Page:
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7 Signs You May Be Deficient in Magnesium


Element Magnesium is by far one of the most important minerals in the human body. In fact, researchers have detected over 3,000 different magnesium binding sites on human proteins, which means that magnesium’s role in human health and disease processes may have been vastly underestimated.

It’s estimated that approximately 80 percent of Americans are deficient in magnesium. The reason why? Well its simple, most Americans eat a highly processed refined diet that contains little to no magnesium.

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In addition to our poor diets, many of our lifestyle factors actually decrease our body’s magnesium levels. Alcohol, salt, coffee, phosphoric acid in sodas, profuse sweating, chronic stress, diuretics, antibiotics and other drugs can all deplete magnesium stores. This is all further complicated by the fact that magnesium is often poorly absorbed from our diet. To properly absorb magnesium, we need adequate amounts of vitamin B6, vitamin D and selenium.

There are many symptoms and conditions associated with magnesium deficiencies, but if you suffer from one or more of the seven signs listed below you are in need of some extra magnesium!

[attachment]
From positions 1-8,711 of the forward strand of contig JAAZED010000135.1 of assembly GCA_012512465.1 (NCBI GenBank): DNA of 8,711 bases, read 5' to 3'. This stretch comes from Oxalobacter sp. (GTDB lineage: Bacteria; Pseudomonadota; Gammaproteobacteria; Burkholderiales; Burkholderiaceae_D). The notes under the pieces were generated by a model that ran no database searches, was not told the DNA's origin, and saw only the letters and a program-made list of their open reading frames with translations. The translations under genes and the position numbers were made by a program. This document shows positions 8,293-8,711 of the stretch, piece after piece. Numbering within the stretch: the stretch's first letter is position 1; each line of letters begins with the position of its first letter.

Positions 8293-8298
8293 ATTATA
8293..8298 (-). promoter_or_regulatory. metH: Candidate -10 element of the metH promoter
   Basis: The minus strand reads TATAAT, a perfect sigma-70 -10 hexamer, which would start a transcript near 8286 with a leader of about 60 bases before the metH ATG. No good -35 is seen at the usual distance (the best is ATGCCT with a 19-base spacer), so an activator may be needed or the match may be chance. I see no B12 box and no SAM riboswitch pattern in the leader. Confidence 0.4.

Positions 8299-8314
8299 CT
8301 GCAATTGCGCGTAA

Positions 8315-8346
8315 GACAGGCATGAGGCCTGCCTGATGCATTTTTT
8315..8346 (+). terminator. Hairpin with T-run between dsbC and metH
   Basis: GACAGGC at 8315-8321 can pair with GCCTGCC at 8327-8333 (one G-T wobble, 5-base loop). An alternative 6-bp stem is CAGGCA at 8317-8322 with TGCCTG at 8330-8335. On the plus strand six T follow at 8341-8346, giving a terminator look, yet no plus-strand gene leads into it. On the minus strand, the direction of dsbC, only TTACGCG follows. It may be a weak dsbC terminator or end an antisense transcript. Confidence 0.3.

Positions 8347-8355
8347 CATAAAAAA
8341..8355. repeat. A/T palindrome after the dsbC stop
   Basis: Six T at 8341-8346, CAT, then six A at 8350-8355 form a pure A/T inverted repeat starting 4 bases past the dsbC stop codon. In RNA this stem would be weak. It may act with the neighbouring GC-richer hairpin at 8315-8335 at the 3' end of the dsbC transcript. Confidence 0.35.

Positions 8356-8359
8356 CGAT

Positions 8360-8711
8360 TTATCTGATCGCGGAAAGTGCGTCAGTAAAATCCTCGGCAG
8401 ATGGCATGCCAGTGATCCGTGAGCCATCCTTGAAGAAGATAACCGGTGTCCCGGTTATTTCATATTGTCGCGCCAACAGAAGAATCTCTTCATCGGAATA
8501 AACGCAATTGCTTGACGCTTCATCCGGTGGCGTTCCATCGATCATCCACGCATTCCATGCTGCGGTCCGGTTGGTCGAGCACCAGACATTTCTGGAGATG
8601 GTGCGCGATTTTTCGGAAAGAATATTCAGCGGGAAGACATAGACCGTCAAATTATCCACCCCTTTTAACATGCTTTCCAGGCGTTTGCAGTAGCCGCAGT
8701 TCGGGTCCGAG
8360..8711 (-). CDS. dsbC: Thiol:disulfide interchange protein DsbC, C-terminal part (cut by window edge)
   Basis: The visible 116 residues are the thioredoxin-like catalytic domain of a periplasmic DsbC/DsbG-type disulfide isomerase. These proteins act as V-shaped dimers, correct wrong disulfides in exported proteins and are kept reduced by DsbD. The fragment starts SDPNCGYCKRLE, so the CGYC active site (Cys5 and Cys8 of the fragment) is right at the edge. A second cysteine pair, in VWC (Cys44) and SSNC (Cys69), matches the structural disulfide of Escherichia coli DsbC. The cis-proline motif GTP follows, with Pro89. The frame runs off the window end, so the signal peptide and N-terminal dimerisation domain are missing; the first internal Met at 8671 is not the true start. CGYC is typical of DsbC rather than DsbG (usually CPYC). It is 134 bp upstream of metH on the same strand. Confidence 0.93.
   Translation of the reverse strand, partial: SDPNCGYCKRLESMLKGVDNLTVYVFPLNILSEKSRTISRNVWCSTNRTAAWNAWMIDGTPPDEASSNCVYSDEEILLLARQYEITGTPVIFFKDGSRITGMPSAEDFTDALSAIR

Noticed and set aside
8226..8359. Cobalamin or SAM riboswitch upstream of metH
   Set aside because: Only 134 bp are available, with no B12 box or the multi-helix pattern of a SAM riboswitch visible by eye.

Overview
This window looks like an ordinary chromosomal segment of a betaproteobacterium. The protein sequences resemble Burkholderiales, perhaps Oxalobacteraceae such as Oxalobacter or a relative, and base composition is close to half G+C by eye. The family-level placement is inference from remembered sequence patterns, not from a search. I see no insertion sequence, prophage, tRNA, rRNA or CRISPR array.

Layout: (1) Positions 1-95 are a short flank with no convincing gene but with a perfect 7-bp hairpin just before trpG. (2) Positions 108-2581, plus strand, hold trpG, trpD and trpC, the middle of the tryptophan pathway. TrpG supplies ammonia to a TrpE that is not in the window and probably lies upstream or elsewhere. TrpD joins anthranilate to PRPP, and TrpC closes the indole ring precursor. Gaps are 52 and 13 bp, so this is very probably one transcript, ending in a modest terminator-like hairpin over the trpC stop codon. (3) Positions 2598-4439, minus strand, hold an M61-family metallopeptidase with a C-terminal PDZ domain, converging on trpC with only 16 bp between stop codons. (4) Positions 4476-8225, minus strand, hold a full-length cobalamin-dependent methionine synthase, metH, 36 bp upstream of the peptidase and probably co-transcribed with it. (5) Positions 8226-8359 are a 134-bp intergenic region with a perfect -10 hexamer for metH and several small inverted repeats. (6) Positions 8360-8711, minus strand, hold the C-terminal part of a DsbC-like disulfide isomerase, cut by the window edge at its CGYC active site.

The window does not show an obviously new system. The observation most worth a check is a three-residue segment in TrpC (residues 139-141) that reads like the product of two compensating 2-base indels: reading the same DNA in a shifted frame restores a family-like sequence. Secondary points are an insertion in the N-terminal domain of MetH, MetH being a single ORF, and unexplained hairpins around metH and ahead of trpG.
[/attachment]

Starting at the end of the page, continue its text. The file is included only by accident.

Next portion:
1. Muscle cramps and spasms

Think of magnesium as the “relaxation” mineral. Anything that is tight, irritable, cramped or stiff is a sign of magnesium deficiency. It has been suggested that many individuals with muscle cramps, twitches or restless legs have low levels of magnesium.

2. Insomnia

Much like with our muscles, a magnesium deficiency can leave our minds unable to properly relax. Magnesium is also responsible for the release and binding of adequate amounts of serotonin and GABA in the brain, both of which are essential for proper sleep.

3. Anxiety

As with insomnia, anxiety can be a sign that the body does not have enough magnesium to regulate neurotransmitters like serotonin or GABA. Taking a magnesium supplement can often alleviate anxious thoughts or feelings.

4. Fatigue

Our body’s main energy currency exists in a molecule called ATP (adenosine triphosphate). This omnipresent energy source must be bound to a magnesium ion in order to be biologically active. Thus, if a body is deficient in magnesium, it literally cannot produce energy! Now, fatigue is a common symptom that could be caused by many other conditions, but taking a magnesium supplement is a surefire way to make sure that it is not due to a magnesium deficiency!

5. Chocolate cravings